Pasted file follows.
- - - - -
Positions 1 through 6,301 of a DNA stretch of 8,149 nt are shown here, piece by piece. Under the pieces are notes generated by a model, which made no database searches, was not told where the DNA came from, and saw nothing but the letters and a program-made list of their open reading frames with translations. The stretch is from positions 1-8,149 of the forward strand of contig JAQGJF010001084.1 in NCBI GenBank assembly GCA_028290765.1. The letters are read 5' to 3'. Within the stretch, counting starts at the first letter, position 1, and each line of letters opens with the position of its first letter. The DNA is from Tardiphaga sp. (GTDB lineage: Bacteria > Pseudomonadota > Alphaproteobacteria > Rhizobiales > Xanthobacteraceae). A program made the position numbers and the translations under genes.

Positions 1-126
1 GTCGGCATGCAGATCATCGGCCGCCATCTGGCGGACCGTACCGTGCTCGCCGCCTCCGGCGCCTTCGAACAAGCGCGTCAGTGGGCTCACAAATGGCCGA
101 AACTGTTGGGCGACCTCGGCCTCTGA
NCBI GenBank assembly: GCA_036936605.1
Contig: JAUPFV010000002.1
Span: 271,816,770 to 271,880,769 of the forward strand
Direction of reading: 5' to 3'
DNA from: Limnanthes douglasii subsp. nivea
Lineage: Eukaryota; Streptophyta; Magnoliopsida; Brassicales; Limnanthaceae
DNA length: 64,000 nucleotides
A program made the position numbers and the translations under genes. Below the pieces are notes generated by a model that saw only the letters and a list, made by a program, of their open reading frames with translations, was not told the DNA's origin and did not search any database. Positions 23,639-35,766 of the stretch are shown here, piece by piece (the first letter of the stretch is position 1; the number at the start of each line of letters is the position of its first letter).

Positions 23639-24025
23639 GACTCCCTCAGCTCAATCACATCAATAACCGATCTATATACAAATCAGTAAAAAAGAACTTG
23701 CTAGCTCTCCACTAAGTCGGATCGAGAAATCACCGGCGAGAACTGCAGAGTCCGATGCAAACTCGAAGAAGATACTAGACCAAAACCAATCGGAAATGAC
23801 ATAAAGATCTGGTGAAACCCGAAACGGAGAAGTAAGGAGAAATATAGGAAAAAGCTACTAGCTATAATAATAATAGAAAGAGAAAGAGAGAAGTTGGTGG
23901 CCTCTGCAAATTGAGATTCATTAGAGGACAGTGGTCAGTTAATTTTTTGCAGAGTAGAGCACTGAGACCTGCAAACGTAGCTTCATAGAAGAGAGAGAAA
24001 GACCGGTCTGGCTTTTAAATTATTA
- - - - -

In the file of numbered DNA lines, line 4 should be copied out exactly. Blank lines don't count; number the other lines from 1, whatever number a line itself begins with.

101 AACTGTTGGGCGACCTCGGCCTCTGA